- October 22, 2008
‘Immoral & unnecessary’
I am mystified by the recent discussion of torture in the Baptist Standard. I’m glad David Gushee and others now recognize that torture is unethical and anti-Christian (Sept. 29 ). They’re right, but since when is torture a greater crime than murder?
Our government’s invasion and occupation of Iraq was illegal, immoral and unnecessary. It was based on lies and deceit. It was conducted on the same moral and legal plane as the German invasion of Poland that began World War II. A Johns Hopkins University study indicates this war has caused more than a million civilian deaths—mostly children—plus more than 4,000 American servicemen.
We can’t blame our soldiers. They did what they were trained to do and what they were ordered to do. They were lied to, as well. But the generals, admirals and civilians above them are without excuse.
I and others warned the Baptist Standard about our government’s war plans eight months before the attack, in August 2002. Jimmy Carter warned this was not a just war.
Yet even now, six years later, Baptist ethicists appear to remain silent on one of the greatest evils in modern history—strongly supported by Baptists.
Thanks for the article highlighting the work of Bethel International Baptist Church in Frankfurt, Germany (Sept. 15 ). Bethel is part of the International Baptist Convention.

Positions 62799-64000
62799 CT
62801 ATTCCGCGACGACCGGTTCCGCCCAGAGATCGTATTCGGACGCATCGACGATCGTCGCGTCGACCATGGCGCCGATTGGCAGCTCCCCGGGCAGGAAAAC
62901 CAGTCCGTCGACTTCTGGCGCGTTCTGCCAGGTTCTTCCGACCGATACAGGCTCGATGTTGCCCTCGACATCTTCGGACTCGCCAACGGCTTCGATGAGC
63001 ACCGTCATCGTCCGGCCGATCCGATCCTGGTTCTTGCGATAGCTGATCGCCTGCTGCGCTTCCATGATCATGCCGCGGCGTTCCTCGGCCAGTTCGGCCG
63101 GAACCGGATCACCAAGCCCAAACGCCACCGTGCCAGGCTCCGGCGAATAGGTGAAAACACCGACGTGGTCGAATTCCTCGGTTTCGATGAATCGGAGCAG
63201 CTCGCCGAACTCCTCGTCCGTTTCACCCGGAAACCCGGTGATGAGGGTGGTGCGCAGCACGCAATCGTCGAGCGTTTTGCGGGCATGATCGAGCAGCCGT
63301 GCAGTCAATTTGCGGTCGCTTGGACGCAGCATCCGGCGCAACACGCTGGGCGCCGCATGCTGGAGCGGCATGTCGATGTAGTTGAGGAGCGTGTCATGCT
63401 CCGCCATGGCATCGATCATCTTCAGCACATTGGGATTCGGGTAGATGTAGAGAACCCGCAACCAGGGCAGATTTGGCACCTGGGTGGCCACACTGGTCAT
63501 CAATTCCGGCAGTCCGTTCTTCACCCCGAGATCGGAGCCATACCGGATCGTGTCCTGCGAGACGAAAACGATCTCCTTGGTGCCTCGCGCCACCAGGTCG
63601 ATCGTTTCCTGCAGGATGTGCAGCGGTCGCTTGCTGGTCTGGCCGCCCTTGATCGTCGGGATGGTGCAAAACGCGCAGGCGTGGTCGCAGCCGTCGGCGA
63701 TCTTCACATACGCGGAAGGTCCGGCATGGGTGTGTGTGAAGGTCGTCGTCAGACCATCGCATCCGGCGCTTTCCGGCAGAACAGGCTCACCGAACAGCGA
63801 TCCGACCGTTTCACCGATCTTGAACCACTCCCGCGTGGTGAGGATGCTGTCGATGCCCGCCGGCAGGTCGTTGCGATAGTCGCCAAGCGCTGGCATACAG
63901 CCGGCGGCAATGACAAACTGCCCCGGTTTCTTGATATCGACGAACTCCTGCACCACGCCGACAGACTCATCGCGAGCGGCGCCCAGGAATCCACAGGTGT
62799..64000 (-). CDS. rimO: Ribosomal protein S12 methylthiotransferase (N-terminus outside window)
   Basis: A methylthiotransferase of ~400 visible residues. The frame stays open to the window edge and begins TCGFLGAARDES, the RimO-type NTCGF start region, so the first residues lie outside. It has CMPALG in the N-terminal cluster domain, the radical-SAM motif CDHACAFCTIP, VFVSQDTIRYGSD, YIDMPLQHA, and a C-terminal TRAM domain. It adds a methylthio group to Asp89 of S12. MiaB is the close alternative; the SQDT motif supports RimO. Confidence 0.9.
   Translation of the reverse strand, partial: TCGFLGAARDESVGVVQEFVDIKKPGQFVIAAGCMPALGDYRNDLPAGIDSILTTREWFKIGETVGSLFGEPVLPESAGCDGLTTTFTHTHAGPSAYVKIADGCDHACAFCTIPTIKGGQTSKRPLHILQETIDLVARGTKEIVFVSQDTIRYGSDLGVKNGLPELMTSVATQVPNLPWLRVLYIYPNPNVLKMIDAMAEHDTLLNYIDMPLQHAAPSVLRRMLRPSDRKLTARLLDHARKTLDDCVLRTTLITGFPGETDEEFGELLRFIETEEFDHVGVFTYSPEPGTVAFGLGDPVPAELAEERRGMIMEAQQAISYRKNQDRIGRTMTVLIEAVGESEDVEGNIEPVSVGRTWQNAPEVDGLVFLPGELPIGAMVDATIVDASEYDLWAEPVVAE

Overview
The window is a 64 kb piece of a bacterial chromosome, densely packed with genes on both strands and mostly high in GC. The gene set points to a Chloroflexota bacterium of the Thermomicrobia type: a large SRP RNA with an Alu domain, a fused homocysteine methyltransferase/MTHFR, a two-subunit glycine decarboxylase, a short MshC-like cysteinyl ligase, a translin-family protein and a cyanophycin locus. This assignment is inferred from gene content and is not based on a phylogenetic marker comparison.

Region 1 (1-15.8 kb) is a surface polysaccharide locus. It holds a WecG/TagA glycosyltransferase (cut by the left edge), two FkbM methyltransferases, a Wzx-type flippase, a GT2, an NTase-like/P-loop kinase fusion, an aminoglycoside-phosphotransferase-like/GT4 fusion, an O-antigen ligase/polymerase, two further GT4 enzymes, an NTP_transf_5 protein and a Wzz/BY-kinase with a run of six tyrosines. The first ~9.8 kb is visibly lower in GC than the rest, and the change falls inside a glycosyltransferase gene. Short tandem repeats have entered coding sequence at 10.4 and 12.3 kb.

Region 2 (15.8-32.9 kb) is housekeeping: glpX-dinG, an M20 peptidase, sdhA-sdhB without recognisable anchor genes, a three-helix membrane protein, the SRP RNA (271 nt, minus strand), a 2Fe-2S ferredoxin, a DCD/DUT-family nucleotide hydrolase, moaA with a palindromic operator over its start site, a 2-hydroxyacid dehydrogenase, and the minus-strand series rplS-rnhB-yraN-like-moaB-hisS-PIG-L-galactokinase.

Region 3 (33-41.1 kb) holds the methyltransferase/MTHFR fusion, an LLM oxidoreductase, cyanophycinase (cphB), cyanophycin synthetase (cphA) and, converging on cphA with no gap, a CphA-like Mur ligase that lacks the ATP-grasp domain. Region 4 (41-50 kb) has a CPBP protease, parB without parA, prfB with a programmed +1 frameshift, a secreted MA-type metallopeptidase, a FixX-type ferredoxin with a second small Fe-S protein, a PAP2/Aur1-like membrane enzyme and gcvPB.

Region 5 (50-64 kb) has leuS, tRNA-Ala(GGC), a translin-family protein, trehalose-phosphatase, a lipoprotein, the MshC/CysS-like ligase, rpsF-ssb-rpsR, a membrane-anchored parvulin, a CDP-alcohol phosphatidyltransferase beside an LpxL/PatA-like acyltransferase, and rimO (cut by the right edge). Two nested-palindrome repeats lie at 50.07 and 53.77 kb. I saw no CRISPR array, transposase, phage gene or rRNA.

The opportunity for reaching international English-speakers continues to grow. Expatriates continue to be mobilized by governments and international businesses.
I visited Prague, Czech Republic, a few weeks ago and was amazed at the number of university students from around the world in the IBC church there. Many students will return as business people, teachers, scientists and other influencers in their home countries. Many of those countries have laws prohibiting missionaries, but these Christ-followers will return as dynamic witnesses.
A group of Iranians came to Christ through an IBC church in Sofia, Bulgaria. They have now moved on to Athens, Greece, where they are reaching Farsi-speaking people not only from Iran, but also Afghanistan and other countries. Many would not be open to a gospel witness in their home countries. They are willing to listen to the gospel message, and are responding.
The common need for encouragement, vision, ministry and missions unites international churches. The IBC’s future lies in its ability to assist these churches.
Fifty years of history lie behind us; the next 50 years of opportunity, if the Lord tarries, lie before us. We are currently in 25 countries, and growing.
There is a great need for leaders who will risk all to serve Christ in reaching a mission field with global gospel potential.
Jimmy Martin, general secretary
International Baptist Convention